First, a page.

The simplicity of the tool makes the workflow very fast.
But what if we wanted to take BeatCleaver to the next level? How can we add new features but keep the workflow fast and simple?
This has been one of my tasks for the last few months, and I’m excited to start sharing what we’ve come up with for BeatCleaver 1.2. In essence, we’ve improved the core functionality across the board, but there’s a story behind each new feature, so I’ll explain the new features across several blog posts.
Without further ado, the first new feature in the upcoming BeatCleaver 1.2 release is:
We want to be able to not just slice WAVs, but also be able to open up full songs and sample directly from there. So to sharpen our beat slicing skills, we’ve teamed up with the Mixxx Developers and created libaudiodecoder, a piece of code that will allow us to harness the native MP3/M4A decoding capabilities built into Windows and Mac OS X. BeatCleaver’s upcoming support for these formats is based on libaudiodecoder, which we’re developing concurrently.
So what else did we add then? What would be useful if we suddenly made BeatCleaver able to open up larger files?
We’ll give you a few days to ponder…. and then we’ll be back with the answer. ;)
Well, it looks like we’re going to try moving the Oscillicious blog to Tumblr.
As a long-time Blogger user, I have to say what finally killed them for me was their lack of well-designed templates. I hate to be shallow like that, but it’s the truth. I couldn’t find a single stock template that had sensible whitespace, good readability, and fixable colours, so I said nuts to this, let’s try Tumblr.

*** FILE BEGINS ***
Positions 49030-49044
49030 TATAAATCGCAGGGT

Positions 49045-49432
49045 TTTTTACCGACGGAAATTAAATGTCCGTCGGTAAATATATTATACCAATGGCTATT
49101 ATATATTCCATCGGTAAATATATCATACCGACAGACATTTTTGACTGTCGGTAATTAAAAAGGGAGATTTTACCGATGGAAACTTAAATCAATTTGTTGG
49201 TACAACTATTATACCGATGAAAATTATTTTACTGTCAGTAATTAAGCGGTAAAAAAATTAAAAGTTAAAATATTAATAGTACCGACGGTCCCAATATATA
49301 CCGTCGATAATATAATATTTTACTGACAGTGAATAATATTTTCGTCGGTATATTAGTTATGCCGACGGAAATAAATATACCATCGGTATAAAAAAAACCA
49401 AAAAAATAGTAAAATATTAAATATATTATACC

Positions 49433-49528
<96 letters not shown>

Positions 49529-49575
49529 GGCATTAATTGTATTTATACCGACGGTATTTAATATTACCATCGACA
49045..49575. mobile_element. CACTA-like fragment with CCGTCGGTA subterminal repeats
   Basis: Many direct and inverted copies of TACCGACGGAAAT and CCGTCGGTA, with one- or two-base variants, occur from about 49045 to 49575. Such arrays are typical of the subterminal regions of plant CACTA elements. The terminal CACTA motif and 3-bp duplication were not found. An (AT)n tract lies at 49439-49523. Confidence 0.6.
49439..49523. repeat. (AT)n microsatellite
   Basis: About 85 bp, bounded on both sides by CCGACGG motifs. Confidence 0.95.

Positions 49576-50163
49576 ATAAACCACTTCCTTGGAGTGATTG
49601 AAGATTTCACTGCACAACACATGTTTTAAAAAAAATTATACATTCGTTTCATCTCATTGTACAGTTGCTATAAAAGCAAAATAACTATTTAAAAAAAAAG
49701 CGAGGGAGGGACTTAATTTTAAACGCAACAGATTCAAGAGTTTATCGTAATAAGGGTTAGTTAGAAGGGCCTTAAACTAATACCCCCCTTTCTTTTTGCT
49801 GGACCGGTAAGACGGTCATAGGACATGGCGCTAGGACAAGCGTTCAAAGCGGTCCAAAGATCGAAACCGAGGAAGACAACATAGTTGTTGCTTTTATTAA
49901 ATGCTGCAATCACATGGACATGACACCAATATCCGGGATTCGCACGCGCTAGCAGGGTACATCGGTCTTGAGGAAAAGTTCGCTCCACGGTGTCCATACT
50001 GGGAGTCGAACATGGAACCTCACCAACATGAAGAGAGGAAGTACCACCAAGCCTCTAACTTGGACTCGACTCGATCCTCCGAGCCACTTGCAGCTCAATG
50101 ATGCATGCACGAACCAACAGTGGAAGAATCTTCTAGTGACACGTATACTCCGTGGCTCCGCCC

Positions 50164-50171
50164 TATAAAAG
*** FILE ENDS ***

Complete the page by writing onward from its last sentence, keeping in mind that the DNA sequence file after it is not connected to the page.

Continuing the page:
What’s important is that our blog allows us to effectively communicate to our fans about what we’re working on and stuff that might be interesting to them. Having a blog that’s easy on the eyes is very much a part of that. :)
SodaSynth VST produces a unique clean sound without any filters and effects, making SodaSynth lightweight, convenient to layer, and easy to mix into tracks. With 5 classic waveforms, up to 32 oscillators per note, full 8 note polyphony, and 37 synthesizer presets, SodaSynth VST provides unique value in a tiny package. An integrated help system is also easily accessible inside the VST to help sound designers understand spectral morphing synthesis and create their own sounds.
SodaSynth for Chrome brings low-latency live audio to the web as the world’s first Native Client application in the Chrome Web Store. By utilizing Google’s emerging Native Client technology, this free version of SodaSynth allows users to jam with a synthesizer in their web browser. An innovative 4-bar live looper with automatic overdubbing is included for fun and easy recording directly off the synthesizer.
SodaSynth HD for the HP Touchpad is the first synthesizer available for the Touchpad, and offers a two octave keyboard with full five-finger multitouch support. A selection of 21 synthesizer presets are included along with a built-in live looper for quickly brainstorming new compositions.
SodaSynth HD can be purchased directly through the HP App Catalog on a Touchpad.